Like TGF-β, BMPs are complex proteins play an important role in early and late embryonic development and maintain tissue homeostasis. Upon activation, BMP induces, interaction with surface receptors; type I and type II, mediates activation of serine/threonine kinase activity and formation of heteromeric receptor complex28. The transduced extracellular signal induces phosphorylation and activation of intracellular signaling of specific proteins including the receptor regulated SMAD proteins (SMAD1, SMAD5, and SMAD8). Activated R-SMAD form complex with Co-SMAD and regulate gene transcriptional response. BMP receptor activation also induces SMAD-independent signaling pathway by activation of intracellular p38 and JNK MAP kinases and small GTPases29.
In SMAD independent or non-canonical pathway TGF-βRI complexes induce signaling through activation of other pathways such as tumor necrosis factor (TNF) receptor-associated factor 4 (TRAF4), TRAF6, TGF-β activated kinase 1 (TAK1 or MAP3K), p38 mitogen-activated protein kinase 1 (p38 MAPK), RHO, phosphoinositide 3-kinase (PI3K), AKT (also known as protein kinase B), extracellular signal-regulated kinase (ERK) , JUN N-terminal kinase (JNK) or nuclear factor –κB (NF-κB). The mode of action and outcome varies according to the activation of the individual pathway.
Among the other non-canonical pathways in TGF-β signaling, the RAS-ERK pathway has been shown to involved in many different points of carcinogenesis. Primarily ERK functions as proto-oncogene as it promotes cell proliferation, migration, and tumor metastasis but at some points, it antagonizes the tumorigenesis. In breast cancer, ERK inhibits cell apoptosis and in pancreatic cancer, ERK upregulates p21 and thereby facilitates TGF-β mediated cell cycle arrest30,31. Sustained existence of ERK could facilitate cell progression through entering S-phase of cell cycle32. ERK contributes to the TGF-β signaling pathway in different stages; antagonizing the SMAD signaling through phosphorylation of SMAD2 and SMAD3 at SMAD linker region and facilitating the SMAD signaling through phosphorylation of other SMAD3 residues33-36. Principe et at. showed ERK upregulation in pancreatic cancer cells and their study also found ERK-induced cell cycle arrest through TGF-β/SMAD4 mediated p21 upregulation in benign pancreatic cell line34. The author and his group demonstrated the role by showing the reduced level of TGF-β mediated nuclear translocation of SMAD4 and p21 while pharmacologically pretreated with ERK antagonist, in benign and well-differentiated neoplastic pancreatic ductal epithelial cell37. In advanced pancreatic cancer cell phosphorylated ERK has no regulatory effect on TGF-β induced upregulation of p21 and nuclear translocation but it plays a crucial role in TGF-β mediated EMT in all pancreatic cancer cell lines34. Like TGF-β, ERK contributes to the carcinogenesis in various ways and some of its contradictory functions brought it as a topic of further investigation.
In advanced pancreatic cancer overexpression of TGF-β and loss of SMAD4 function is one of the explanations of directing the SMAD-independent pathway. A study has shown that TGF-β could still act as tumorigenesis while SMAD4 RNA was downregulated pancreatic cancer cell lines38. The switching of TGF-β to SMAD independent pathway could also be related to the SMAD4 requirement. Further studies are required for a better understanding of this cross over function of TGF-β in carcinogenesis.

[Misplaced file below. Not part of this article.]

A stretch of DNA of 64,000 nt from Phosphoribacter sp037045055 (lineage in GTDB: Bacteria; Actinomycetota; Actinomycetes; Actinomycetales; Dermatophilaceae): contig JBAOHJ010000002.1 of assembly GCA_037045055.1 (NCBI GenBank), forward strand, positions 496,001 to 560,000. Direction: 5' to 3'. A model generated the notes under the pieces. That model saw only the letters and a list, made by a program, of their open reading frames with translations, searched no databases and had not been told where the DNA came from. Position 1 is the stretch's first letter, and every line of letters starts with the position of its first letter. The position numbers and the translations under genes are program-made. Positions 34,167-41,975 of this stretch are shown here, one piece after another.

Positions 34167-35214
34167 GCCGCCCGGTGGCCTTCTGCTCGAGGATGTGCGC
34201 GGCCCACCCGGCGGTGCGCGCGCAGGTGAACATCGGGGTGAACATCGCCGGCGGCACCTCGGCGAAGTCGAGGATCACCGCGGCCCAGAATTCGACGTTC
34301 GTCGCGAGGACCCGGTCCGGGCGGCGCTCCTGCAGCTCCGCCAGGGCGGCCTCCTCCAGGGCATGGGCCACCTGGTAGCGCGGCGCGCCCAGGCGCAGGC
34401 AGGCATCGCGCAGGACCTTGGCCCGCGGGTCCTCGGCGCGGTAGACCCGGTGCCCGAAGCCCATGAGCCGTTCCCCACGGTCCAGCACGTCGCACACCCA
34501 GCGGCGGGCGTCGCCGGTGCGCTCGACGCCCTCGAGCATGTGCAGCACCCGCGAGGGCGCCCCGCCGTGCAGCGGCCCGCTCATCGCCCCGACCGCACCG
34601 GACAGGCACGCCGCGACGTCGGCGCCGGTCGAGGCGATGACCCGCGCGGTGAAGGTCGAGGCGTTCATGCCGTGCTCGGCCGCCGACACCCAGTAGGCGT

TGF-β/SMAD4, Tumor Suppression to Progression
The cell cycle inhibition or growth inhibitory effect of TGF-β/SMAD4 signaling pathway defines its tumor suppressive role whereas in carcinogenesis overexpression of TGF-β and loss of TGF-β/SMAD4 mediated tumor suppressive action leads to tumor progression18. The other crucial roles of TGF-β in cancer progression are; immune suppression, angiogenesis, and epithelial-mesenchymal transition (EMT)39,40.
In early neoplastic and benign pancreatic epithelial cells, cell cycle arrest by TGF-β/SMAD4 is the main tumor suppressive function, mediated by upregulation of targets like; p2141,42. In the cell cycle transition from G1 to S phase is inhibited by cyclin-dependent kinase p2143. Upregulation of p21 is mediated by TGF-β/SMAD4 pathway while non-SMAD also regulate p21 as seen in colon cancer44,45. In a pancreatic cancer patient, high levels of p21 is an indicator of good prognosis as it inhibits cell proliferation as well as acinar to ductal metaplasia46. Loss of SMAD4 in PDAC opposes the cell cycle regulation and favor proliferation. The similar result is seen in TGF-β mediated apoptosis effect in the tumor microenvironment. TGF-β regulates expression of different genes through SMAD4 like; GADD45 βr signaling factor domain, the bcl-2 Bim homologous factor, the death-associated protein kinase, and TGF-β-inducible early response gene 1 (TIEGI)47. A genetic mutation in TGF-β signaling components or changes in signaling pathways often downregulates apoptosis and cell cycle arrest and leads to cancer progression.
In carcinogenesis, EMT is an important transition that leads to the progression and metastasis of cancer cells39. In benign and cancer cells EMT is mediated by a complex of cellular and molecular changes in transcriptional and translational levels48,49. Depending on the cell type and tissue microenvironment these changes downregulate expression of epithelial junctional proteins and markers and upregulate mesenchymal adhesion and marker proteins50. The ultimate transcription factor families that regulate the transition are Snail/Slug, Zeb1/2, and twist family51. In the TGF-β/SMAD4-dependent pathway, the SMAD3/SMAD4 complex induces transcription of Snail protein and decreases expression of epithelial junction protein E-cadherin and occludin52,53. TGF-β also increases the expression of ZEB transcription factors through SMAD4-dependent pathway and decrease expression of miR-200 family, TβR1 and SMAD2, which reflexly increase ZEB1 and ZEB2 mRNA and protein levels and thus further bolstering the EMT response53,54. In the late stage of tumorigenesis, TGF-β promotes tumor growth by a combined effect of SMAD4-dependent and SMAD-independent effects on EMT54,55. The critical role of TGF-β in cancer dissemination is complex and extensively studied to emphasize that TGF-drives cancer progression not only by cell growth but also and more importantly by EMT40.